I thought I understand how pattern matching like found in Scala and Haskell is different from unification found in Prolog but my misunderstands of Prolog is great. What is some simple problems solvable by one that cannot be solved by the other? Thank you
4 Answers
Simple statement: pattern matching is oneway, unification is twoway. That is, in Prolog the righthand side (the one being matched against) can include unbound variables. E.g., if you have two unbound variables X
and Y
, this will work fine:
X = Y,
X = 5,
%% Y = 5 now as well
In Erlang (which uses patternmatching with syntax close to Prolog), the line X = Y
will produce an error: variable 'Y' is unbound
. Note that X
being unbound is fine: it is supposed to be patternmatched.
This can be useful when you want to deal with partiallydefined values. A very good example is difference lists.
This is also what allows use of Prolog predicate in multiple modes. E.g. in Scala/Haskell/Erlang, if you want to 1) find A ++ B
, 2) solve the equation A ++ X == B
, or 3) solve the equation X ++ A == B
for given lists A
and B
, you need to write 3 separate functions; in Prolog, all these jobs (and more!) are done by one predicate.

Exercise your Prolog patternmatching skills at the SWI Prolog interactive editor SWISH, use the lower right REPL window. Note that unification is actually about imposing a series of constraints across expression trees (try to run
f(g(X,Y),H) = f(Z,g(a,[L,X,Y])), X=12.
), it may even handle infinite trees. Unification is an amazingly powerful idea, whole books have been written about this lowly algorithm, in particular about how to optimize it and there is still work to do. Commented Nov 29, 2014 at 9:10 
Nonsense. Try to unificate this:
? B = X + A, B is 3, A is 2.
Commented Jan 18, 2016 at 8:29 
@Feofilakt, "is" is a one way binding. You need to write terms for peano numbers: 0, s(0), s(s(0)), ... or depending on the problem you might expicityle state succ(zero, one), succ(one, two), ... In either case arithmetic becomes unifiable. Commented Mar 13, 2016 at 21:00

@Samuel Danielson, I know that arithmetic is unifiable, I just was resented by the Alexey Romanov's answer, that describes only advantages of unification in prolog and hides disadvantages. Explanations like this confuses prolog's beginners who will think that unification always works well (like me in some time). In real tasks unification becomes as powerful as patternmatching, not more. Commented Mar 15, 2016 at 7:26

@Feofilakt Your example doesn't demonstrate any disadvantages of unification compared to pattern matching, because it won't work with PM either. So what are those disadvantages which this answer is hiding? Commented Mar 15, 2016 at 9:41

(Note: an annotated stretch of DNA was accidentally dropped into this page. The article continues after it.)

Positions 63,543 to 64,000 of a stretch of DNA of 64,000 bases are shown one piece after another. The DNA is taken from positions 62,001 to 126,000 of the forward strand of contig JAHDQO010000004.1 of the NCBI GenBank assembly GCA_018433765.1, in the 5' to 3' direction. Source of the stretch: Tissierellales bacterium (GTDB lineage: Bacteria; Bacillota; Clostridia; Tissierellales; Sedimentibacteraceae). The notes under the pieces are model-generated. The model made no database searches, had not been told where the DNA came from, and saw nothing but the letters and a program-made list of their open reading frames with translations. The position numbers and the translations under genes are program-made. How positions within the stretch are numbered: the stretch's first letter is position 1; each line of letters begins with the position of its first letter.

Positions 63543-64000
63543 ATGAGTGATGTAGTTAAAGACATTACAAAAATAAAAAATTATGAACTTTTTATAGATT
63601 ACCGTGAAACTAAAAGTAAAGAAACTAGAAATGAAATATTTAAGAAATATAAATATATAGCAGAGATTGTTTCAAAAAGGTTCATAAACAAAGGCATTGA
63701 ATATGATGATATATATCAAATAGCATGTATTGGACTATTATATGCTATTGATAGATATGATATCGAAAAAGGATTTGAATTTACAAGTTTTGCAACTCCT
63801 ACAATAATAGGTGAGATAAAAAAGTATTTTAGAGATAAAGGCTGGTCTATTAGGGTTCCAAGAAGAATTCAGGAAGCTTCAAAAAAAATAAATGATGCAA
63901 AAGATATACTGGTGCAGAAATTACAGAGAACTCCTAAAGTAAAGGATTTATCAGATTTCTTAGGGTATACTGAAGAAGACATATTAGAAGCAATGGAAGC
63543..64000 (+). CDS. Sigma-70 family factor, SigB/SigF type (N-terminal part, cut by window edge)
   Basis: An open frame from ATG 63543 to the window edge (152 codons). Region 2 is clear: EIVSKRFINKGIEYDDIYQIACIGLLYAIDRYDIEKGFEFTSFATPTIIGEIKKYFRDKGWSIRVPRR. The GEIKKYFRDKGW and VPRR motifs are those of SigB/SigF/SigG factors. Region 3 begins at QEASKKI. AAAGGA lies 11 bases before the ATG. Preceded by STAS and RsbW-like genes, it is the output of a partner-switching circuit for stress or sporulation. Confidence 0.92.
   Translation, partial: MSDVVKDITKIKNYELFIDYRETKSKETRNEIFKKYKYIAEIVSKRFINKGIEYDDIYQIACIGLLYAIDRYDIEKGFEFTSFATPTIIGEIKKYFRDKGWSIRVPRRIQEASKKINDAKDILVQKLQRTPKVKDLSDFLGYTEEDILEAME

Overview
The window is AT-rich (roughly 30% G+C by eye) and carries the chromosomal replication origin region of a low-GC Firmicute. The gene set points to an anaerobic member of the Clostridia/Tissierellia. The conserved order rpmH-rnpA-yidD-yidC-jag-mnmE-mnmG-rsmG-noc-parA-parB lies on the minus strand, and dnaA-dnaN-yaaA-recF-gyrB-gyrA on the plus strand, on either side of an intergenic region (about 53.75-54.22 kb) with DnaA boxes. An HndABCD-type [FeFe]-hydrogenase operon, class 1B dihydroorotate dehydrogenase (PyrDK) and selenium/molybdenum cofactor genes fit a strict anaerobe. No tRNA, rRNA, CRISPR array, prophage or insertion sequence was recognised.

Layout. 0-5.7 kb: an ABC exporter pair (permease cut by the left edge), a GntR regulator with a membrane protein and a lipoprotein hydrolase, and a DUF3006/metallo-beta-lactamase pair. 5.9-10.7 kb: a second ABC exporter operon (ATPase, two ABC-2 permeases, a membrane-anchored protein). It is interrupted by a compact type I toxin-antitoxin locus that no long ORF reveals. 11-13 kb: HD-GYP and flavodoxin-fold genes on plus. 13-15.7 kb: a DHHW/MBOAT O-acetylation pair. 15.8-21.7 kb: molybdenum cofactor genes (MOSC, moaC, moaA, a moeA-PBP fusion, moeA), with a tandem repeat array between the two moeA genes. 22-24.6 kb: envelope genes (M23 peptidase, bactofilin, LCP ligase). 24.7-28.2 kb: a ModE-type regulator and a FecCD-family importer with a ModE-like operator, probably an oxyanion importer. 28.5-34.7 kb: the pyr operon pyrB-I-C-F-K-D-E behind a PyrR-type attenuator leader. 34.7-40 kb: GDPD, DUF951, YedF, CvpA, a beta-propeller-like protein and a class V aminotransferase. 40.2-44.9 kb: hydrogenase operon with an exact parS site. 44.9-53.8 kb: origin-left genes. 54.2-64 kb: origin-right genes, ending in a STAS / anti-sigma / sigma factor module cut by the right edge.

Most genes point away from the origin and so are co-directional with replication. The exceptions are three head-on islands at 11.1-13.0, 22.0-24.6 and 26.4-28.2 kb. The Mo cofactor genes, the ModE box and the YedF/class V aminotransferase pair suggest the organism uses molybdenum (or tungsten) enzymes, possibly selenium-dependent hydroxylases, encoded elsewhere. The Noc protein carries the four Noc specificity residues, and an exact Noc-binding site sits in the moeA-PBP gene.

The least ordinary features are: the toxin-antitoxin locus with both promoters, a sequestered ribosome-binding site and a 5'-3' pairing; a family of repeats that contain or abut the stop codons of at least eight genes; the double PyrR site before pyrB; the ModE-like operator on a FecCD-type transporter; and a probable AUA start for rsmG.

I think it is useful to formalize the concepts, instead of looking into a specific language. Matching and unification are fundamental concepts that are used in more contexts than pattern matching and prolog.
 A term s matches t, iff there is a substitution phi such that phi(s) = t
 A term s unifies with a term t, iff there is a substitution such that phi(s) = phi(t)
To give an example we inspect the terms s = f(Y,a) and t = f(a,X) where X,Y are variables and a is a constant. s does not match t, because we cannot universally quantify the constant a. However, there is a unifier for s and t: phi = {X\a, Y\a}
The following in Scala would fail to compile, as it's first case branch attempts to declare the variable x
twice.
(1, 1) match{
case (x, x) => println("equals")
case _ => println("not equals")
}
If Scala used unification instead of pattern matching this would succeed and print "equals" while
(1, 2) match{
case (x, x) => println("equals")
case _ => println("not equals")
}
would print "not equals". This is because the unification would fail when attempting to bind the variable x
to both 1
and 2
.

11Actually, this is the difference between linear (as in Scala and Haskell) and nonlinear (as in Erlang and Mathematica) pattern matching. Commented Dec 14, 2010 at 18:14
In Prolog, you can append [3] to [1,2] like this:
? append([1,2], [3], Z).
Z = [1, 2, 3].
The neat thing about unification is that you can use the same code (the internal definition of 'append'), but instead find the second argument needed to get the result from the first argument:
? append([1,2], Y, [1,2,3]).
Y = [3].
Rather than coding by writing "do this, then do that", you code in Prolog by saying what you know. Prolog treats the facts you give it as equations. Unification lets it take those equations and solve for whatever variables you don't yet know the values of, whether they're on the right or left side.
So, for instance, you can write a planner in Prolog, and you can run it "forward", giving it a plan and having it predict its results; or you can run it "backward", giving it a set of results and having it construct a plan. You could even run it both ways at once (if you were careful in your coding), specifying a set of goals and a set of constraints on the plan, so that you could say "Find a plan for getting to work that does not involve taking the subway."